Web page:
Bickley-Green, C. (2007). Visual Arts Education: Teaching a Peaceful Response to Bullying. Art Education, 60(2), 6-12.

In this journal article, the art classroom is made to be the foundation of diminishing bullying. Examples are given throughout the article of how art educators can use their lessons to allow students to express themselves, instead of acting out behaviorally. There is also a chart that is to assist art educators in recognizing what category of behavior a student belongs to, and gives recommendations for how educators can respond to each type of behavior.

Broome, J. L. (2013). A Case Study in Classroom Management and School Involvement: Designing an Art Room for Effective Learning. Art Education, 66(3), 39-46.

This case study discusses the changes to an art room, and the impact it had on classroom management. An art teacher had the opportunity to collaborate with a school renovation committee in creating the new art classroom. She placed the focus on the new classroom on benefiting the classroom management aspect of it. Within the case study, it also discusses the importance of a teacher’s involvement within the school community, and how it can help classroom management.

Bush, M. A. (2007). Differentiated educational strategies in the elementary art classroom (Master’s thesis, Virginia Commonwealth University, 2007). Richmond: Virginia Commonwealth University.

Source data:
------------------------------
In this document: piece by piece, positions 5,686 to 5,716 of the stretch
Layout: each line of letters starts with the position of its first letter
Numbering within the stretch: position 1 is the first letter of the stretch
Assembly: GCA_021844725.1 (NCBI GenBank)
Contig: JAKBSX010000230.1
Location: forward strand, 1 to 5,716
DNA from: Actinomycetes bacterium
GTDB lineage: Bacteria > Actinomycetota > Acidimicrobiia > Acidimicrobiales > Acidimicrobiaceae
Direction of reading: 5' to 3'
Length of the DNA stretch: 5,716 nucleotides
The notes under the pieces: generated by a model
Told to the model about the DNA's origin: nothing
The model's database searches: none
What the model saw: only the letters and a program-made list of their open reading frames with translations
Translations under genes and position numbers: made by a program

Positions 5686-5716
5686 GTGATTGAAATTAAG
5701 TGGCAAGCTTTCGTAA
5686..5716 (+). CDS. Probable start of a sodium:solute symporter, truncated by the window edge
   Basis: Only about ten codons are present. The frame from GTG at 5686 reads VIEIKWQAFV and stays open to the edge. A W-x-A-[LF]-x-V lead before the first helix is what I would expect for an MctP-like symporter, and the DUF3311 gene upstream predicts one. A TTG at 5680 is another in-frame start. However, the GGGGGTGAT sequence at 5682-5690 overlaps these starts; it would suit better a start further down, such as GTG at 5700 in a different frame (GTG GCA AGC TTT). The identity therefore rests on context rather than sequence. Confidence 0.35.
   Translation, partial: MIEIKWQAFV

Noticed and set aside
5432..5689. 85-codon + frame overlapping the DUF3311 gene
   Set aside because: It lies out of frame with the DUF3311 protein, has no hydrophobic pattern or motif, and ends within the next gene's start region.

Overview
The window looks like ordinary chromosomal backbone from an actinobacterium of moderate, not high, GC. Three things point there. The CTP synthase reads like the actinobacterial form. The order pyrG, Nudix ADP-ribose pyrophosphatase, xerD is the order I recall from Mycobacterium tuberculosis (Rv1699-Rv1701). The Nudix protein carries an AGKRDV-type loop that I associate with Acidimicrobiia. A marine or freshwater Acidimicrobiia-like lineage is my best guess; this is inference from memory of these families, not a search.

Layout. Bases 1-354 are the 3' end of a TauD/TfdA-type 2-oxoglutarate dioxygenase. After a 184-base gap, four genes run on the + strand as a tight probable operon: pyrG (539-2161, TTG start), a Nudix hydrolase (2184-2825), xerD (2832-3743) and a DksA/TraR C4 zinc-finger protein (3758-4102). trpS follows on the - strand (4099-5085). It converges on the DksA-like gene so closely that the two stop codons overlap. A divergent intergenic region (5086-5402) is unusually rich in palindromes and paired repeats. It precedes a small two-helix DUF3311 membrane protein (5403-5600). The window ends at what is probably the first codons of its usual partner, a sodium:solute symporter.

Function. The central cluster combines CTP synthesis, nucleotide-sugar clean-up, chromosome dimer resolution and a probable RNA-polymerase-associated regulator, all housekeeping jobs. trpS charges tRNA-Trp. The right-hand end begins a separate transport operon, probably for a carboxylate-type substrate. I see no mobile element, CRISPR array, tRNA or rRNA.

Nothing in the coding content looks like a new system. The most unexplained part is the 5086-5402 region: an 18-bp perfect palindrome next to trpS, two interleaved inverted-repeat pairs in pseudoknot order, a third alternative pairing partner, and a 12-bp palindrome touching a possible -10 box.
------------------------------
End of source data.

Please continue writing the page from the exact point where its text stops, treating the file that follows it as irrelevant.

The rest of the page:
This thesis has information that assists art educators in using the differentiation method within their classrooms. Bush explains how lessons can be differentiated through content, process, and product. She also discusses the different way art educators use group work within their classroom. There are also ten strategies of differentiation for art educators to possibly include in their instruction.

Davis, J. H. (2008). Why Our Schools Need the Arts. New York: Teachers College Press.

Within this book, educates readers on the different, important ways that art education has an impact on the way students develop, not just in their art skills but life skills. Discussed within is how art impacts students’ behavior and way of thinking. There are personal statements from students, teachers, and administrators throughout the book that elaborate on how the art class had an effect on their own and other’s behavior, development, and other academics.

Davis, J. H. (2012). Why Our High Schools Need the Arts. New York: Teachers College Press.

This book focuses on the important impact art has on high school students, and how educators can teach art to the full extent to have the biggest impact on their students. The chapters are broken down into different ways that art can change students’ behavior, understanding, and overall outlook of themselves. Discussed in this book are several personal developments students should achieve, and what art educators can do in their classrooms to get them there. A few of the personal developments discussed are agency, empathy, and responsibility.